One definite thing is that you do not want the pool to occupy the entire space. You also have to consider functionality. If your long-term plan is to have pools for kids and still be able to exercise, then it is best to have an elongated pool so you can swim laps.

Below are some of the most common questions about building pools relative to their purpose and size.

What is the right size of the pool for family use?

Pools do not come in standard sizes like mattresses. It is completely up to you to build the size you want. However, here are some of the main things to consider before making that decision.

  • Consider the main pool users if these will be kids or adults or both.
  • Think about how often the pool will be used. If you want to have pool parties, a mid-sized pool is a good option, leaving a significant portion of land around it for people to walk and sunbathe.
  • If you will use the pool for laps or to practice, a long pool is ideal.
  • Think of the objects you want to put in your backyard. Examples of these are a gazebo, grill, furniture, and others. Once a pool is built, there is no moving it around.

How much does a pool cost?

A pool requires labor that is so much more than digging and putting tiles. It requires a lot of planning and work, especially if people will dig it manually. The cost of trucks and other machines is also enormous.

Overall, the cost revolves around the depth and the size.

On average, a pool 32 feet wide and 16 feet wide will cost about $22,000. Smaller and round ones are much more affordable, ranging between $6,000 and $10,000 if the pool is 19 feet in diameter or lower.

What other things must I consider before building one for kids?

Building pools are like building a house, considering that you need to dig and you also need concrete. It’s just that pools are pretty straightforward if put in your backyard.

Indoor pools are much more complicated to do, as it requires the appropriate architecture and more planning than an outdoor one.

Here are some major considerations when building a pool:

  • Cost

Do you have the budget to build one? As mentioned earlier, pools can range between $6,000 and $22,000. Elaborate pools will cost more and can even hit as much as $30,000. You also need to think about the accessories that you need with a pool, like the water pump and other electrical necessities.

  • Space

Do you have adequate space in your backyard? If so, will you use it all up for the pool? A good idea is to mark the planned pool area. After doing this, you can get a better vision of the space that it is going to occupy. Once done, you can see if you can still place benches, chairs, and other backyard accessories like plants and barbecue grills.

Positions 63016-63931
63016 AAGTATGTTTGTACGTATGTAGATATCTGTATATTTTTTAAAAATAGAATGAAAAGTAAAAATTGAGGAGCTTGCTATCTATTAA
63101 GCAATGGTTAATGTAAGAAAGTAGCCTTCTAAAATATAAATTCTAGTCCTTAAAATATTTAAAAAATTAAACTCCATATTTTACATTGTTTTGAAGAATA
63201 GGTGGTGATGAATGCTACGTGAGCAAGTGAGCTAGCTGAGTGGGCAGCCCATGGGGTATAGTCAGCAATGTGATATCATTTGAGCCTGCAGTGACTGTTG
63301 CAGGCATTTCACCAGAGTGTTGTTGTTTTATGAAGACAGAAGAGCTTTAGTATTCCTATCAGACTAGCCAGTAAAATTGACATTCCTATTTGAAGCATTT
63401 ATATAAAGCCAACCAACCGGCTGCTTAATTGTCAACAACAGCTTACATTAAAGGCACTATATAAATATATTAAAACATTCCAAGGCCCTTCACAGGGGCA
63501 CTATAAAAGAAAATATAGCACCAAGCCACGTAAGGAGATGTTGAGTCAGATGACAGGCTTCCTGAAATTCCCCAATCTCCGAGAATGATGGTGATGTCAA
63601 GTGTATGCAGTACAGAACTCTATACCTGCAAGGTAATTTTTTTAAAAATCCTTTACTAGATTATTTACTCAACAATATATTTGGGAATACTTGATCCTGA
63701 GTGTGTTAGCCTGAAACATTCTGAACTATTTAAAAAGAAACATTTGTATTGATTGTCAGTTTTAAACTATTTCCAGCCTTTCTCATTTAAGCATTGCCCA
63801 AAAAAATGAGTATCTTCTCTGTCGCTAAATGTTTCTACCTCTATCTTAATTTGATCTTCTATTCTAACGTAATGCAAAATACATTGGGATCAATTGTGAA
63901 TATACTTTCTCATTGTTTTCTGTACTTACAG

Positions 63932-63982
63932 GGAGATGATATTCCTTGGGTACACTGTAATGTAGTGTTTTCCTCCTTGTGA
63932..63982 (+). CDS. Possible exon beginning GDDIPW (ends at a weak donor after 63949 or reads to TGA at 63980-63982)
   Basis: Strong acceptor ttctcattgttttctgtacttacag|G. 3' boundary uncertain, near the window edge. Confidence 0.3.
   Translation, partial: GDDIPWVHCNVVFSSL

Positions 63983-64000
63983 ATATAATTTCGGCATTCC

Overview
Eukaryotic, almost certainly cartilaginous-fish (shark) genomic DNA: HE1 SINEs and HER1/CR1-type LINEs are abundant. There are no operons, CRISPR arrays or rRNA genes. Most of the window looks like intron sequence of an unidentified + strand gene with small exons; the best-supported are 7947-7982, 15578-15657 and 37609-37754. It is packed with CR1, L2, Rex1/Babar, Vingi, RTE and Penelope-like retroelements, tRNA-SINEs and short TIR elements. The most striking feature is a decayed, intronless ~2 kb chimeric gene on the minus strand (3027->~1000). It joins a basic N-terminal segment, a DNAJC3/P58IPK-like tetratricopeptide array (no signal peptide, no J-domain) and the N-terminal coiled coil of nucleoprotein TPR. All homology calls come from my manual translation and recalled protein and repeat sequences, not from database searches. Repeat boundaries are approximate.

• Time

When do you expect to use the pool? Big pools require months to build. Smaller ones can take a matter of weeks. If the pool is primarily for baths but not for exercise and sports, opt for a smaller one that is only three to four feet tall. Despite your kids outgrowing the depth, it will still be an enjoyable activity during hot days.

Also, larger pools require a lot of maintenance. You need to remove leaves and debris, sanitize it, and put chemicals in it. Think carefully if you have the time and strength to do this. On the other hand, this will not matter if you have the financial means to pay for cleaning services and pool maintenance.


A pool for kids is a great endeavor. No child has ever said no to a pool, except babies who do not like water. But most of them will outgrow this fear as they get older.

Remember that there is an appropriate depth for kids. These depths are generally acceptable around the world, as these are the average height of kids before they hit their teenage years.

To summarize everything, here are some takeaway points that you have to keep in mind.

  • The ideal pool depth for toddlers is two or three feet.
  • For kids, the ideal depth is 3.5 feet to four feet.
  • There are three main pool designs that you can choose from—both ends shallow, shallow on one end and deep at the other end, and L-shaped pool with each side having a different depth.
  • Consider the cost that the pool will entail.
  • Think about the activities you want to do around and in the pool before deciding what type to build.
  • Make your pool safe by fencing and putting alarms.
  • Always have a responsible adult supervise swimming activities.

So, there you have the best depths for kids’ swimming pools. By the time you decide to build one, we are hoping that you take these pointers and incorporate them into your decision. Make your children happy, but also make them safe all the time.